Syd is a legendary figure in Tampa radical politics, a tireless organizer who refused to be pinned down to one project and fought for liberation in nearly every aspect of her life. She was a founding member of the Tampa Sex Worker Solidarity Network, took part and was even arrested in the ICE occupations in Tampa, and was a permanent fixture in many a rally. She also a key player in the local Redneck Revolt chapter, and had no illusions that power would simply wither away and die. Determined, fierce, I met Syd at one of Tampa’s most radical May Day Rallies.
“That’s a nice flag you got there.” A young woman dressed in black smiled at me.
“Yeah. The symbol has something to do with sex worker solidarity.”
“I know,” she laughed. “I made it.”
Even then, knowing nothing about her, I sensed something weird and powerful within. This was not your average leftist.
Her record in the community alone could testify to that, as well as her fully integrated grasp of capitalism and its malicious ways. On top of all of that I would later find out she was no stranger to the occult. Curious, though very skeptical.
Before the Tampa Bay Ice occupation she had sent me an encrypted message, asking what kind of spellwork might aid in direct action. I pointed towards Jesus Malverde, and said I’d gladly buy a statue for her to cultivate a relationship with The Generous Bandit. We had plans to eventually make our way down to Yeehaw Junction and engage in some crossroads work alongside other sex workers. At the recent Redneck Revolt conference in New Orleans Syd made sure to stop at a local candle shop, and had plans to sneak into a few cemeteries. A comrade she was with even asked if I wanted them to grab me some graveyard dirt when they got inside.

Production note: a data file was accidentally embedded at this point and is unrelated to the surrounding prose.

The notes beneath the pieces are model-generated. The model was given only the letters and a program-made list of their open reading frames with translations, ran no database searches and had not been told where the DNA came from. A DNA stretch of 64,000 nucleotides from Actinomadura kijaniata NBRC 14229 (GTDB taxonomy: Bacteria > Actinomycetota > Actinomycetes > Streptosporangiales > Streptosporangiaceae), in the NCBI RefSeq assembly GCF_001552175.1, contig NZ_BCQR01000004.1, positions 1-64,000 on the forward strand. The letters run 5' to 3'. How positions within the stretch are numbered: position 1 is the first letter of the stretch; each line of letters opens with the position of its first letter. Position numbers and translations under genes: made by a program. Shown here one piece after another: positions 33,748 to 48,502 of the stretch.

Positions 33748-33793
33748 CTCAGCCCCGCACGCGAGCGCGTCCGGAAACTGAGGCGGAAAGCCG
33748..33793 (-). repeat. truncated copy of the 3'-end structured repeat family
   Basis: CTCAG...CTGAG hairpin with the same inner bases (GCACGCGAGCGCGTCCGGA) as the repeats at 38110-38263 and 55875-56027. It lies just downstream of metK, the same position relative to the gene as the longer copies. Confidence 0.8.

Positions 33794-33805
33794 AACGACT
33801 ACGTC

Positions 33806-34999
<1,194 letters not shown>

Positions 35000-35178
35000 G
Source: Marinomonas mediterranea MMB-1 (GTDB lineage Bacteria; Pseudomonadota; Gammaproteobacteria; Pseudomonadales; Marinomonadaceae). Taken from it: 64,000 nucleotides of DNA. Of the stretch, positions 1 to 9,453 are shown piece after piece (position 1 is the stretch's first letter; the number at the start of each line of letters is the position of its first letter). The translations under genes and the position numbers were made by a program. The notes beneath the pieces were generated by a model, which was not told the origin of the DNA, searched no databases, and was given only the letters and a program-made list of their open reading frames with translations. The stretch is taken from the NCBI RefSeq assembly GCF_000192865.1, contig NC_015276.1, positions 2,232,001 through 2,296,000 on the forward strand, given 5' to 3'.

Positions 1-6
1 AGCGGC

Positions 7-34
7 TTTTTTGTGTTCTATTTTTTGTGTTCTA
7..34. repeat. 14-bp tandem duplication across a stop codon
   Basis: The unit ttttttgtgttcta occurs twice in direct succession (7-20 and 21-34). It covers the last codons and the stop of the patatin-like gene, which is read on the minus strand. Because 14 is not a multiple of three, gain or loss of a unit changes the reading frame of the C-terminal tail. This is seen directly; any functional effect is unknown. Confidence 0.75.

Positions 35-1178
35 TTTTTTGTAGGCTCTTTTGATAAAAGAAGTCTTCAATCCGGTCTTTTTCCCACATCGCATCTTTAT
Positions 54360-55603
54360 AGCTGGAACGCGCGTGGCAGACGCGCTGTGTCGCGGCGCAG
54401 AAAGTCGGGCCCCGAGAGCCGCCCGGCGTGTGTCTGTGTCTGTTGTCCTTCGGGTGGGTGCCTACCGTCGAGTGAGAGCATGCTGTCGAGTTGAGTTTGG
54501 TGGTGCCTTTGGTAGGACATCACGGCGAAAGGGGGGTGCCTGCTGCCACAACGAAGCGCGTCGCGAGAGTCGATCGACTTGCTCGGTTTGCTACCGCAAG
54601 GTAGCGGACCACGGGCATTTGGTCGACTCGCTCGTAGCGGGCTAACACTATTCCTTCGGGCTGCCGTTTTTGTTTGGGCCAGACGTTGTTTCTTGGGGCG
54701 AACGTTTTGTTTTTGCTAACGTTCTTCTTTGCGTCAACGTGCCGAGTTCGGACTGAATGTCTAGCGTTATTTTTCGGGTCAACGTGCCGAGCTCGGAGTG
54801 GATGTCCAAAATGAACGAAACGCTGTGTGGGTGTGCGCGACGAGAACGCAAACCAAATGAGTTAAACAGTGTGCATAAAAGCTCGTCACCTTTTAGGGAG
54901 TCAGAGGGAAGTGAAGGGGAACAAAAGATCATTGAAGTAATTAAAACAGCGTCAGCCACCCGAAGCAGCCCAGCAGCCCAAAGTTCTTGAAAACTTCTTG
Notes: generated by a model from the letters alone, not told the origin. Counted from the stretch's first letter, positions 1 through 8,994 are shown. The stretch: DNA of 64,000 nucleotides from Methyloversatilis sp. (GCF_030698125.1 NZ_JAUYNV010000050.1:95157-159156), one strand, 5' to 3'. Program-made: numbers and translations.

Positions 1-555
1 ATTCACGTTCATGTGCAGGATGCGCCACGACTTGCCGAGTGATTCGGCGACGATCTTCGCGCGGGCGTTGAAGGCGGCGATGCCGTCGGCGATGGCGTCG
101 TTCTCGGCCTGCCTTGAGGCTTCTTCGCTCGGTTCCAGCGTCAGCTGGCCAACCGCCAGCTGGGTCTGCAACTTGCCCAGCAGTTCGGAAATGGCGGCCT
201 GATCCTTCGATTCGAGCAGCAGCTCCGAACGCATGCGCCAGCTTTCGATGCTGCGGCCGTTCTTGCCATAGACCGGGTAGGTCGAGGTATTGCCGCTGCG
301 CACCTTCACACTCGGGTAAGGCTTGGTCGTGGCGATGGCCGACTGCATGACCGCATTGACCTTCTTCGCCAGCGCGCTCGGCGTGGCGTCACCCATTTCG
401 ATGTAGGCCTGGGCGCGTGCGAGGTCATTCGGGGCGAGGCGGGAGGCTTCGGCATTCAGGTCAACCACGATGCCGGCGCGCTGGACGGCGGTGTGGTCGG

Not too long ago Syd told me she never got the statue. Pissed it had gotten lost in the mail, I decided I’d buy another one and deliver it myself. It’d been a minute since I’d seen her anyway, and I thought it would be great to hear about all the unrelenting work she had put in to make Tampa Bay the most radical, militant city in Florida.
Sydney Eastwin is dead.
She was 28.
“Someday you’ll call my name and I won’t answer, Someday you’ll reach for me, I won’t be there…”
Death is a constant companion to the struggle for a better life. 1.5 million perished in Algeria to defeat the supposedly democratic French state, the same country usually brought up for its “socialist” healthcare rather than open use of torture in the aforementioned conflict. 1.1 million North Vietnamese and Viet Cong fighters lost their lives fighting the United States. The amount of Palestinians killed by the Israelis in a war over basic human decency has filled the ground with more corpses than we can count.
The United States has its own killing fields: the streets of immigrant and black communities. There white men are state sanctioned to enforce “the law” as they see fit and to kill anybody that gets in their way. While tears stream down our face, the names of those taken by these monsters become words of power. We remember their last moments, resolve ourselves to never forget just who the enemy is.
Death doesn’t just lurk inside guns. The deaths of those who could have been saved if they had healthcare, who perish from diseases that could have been prevented, lie rotting at Capitalism’s altar. The miner’s cough in West Virginia, the skin cancer of a landscaper, all the fruits of lives spent making money for somebody else.
But there are still others. Others so often spoken in hushed tones. Sex Workers who disappear in the night, entire families never seen again after crossing an imaginary line in the desert.
Still too wait the victims of a mental war, who can’t take the never-ending violence propagated upon them by society. Hanging in closets. Slipping into red colored water in bathtubs. Found with needles in their arms. Gaping holes in the sides of heads, hands still clutching letters that start with the words “I’m sorry…”
All around us we are surrounded by the Dead, souls eaten alive by a system intent on turning beautiful, powerful human beings into numbers on a screen. Into dollar signs. The Left, traditionally an atheistic endeavour, offers a few phrases and moves on. The Dead are fallen, but we are reminded that eventually it’ll all pay off. Sighs of “Rest In Power” are followed by moving feet. The human once again becomes reduced from an individual to a mere transaction.
These people are more than fighters, more than all the battles or the struggles combined. They are part of something far more uncanny than materialist minds care to confront.
It’s time to change that.